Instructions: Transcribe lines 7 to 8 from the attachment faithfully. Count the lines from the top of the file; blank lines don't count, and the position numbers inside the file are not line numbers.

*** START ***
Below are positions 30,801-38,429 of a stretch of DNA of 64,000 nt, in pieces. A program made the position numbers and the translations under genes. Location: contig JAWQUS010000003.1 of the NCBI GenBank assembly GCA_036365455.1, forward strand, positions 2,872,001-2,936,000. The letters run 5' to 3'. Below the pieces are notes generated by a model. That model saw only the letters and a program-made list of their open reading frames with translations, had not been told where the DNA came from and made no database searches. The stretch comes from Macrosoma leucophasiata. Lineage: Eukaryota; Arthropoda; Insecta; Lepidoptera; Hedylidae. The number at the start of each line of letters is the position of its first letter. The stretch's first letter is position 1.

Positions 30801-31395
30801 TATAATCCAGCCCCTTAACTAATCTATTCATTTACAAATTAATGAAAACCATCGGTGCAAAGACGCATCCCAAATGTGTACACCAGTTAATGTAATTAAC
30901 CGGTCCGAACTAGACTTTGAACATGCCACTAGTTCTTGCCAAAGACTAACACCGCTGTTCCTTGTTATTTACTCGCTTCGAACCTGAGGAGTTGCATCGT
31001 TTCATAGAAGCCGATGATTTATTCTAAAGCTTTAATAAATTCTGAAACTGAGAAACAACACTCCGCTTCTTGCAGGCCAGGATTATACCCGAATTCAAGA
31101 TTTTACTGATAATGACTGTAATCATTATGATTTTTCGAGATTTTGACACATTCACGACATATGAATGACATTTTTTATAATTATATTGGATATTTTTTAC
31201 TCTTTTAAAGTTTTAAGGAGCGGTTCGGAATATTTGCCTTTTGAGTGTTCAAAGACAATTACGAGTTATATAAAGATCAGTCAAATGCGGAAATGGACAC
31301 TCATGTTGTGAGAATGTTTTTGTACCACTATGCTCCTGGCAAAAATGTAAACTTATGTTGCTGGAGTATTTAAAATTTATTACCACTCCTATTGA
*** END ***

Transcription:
31201 TCTTTTAAAGTTTTAAGGAGCGGTTCGGAATATTTGCCTTTTGAGTGTTCAAAGACAATTACGAGTTATATAAAGATCAGTCAAATGCGGAAATGGACAC
31301 TCATGTTGTGAGAATGTTTTTGTACCACTATGCTCCTGGCAAAAATGTAAACTTATGTTGCTGGAGTATTTAAAATTTATTACCACTCCTATTGA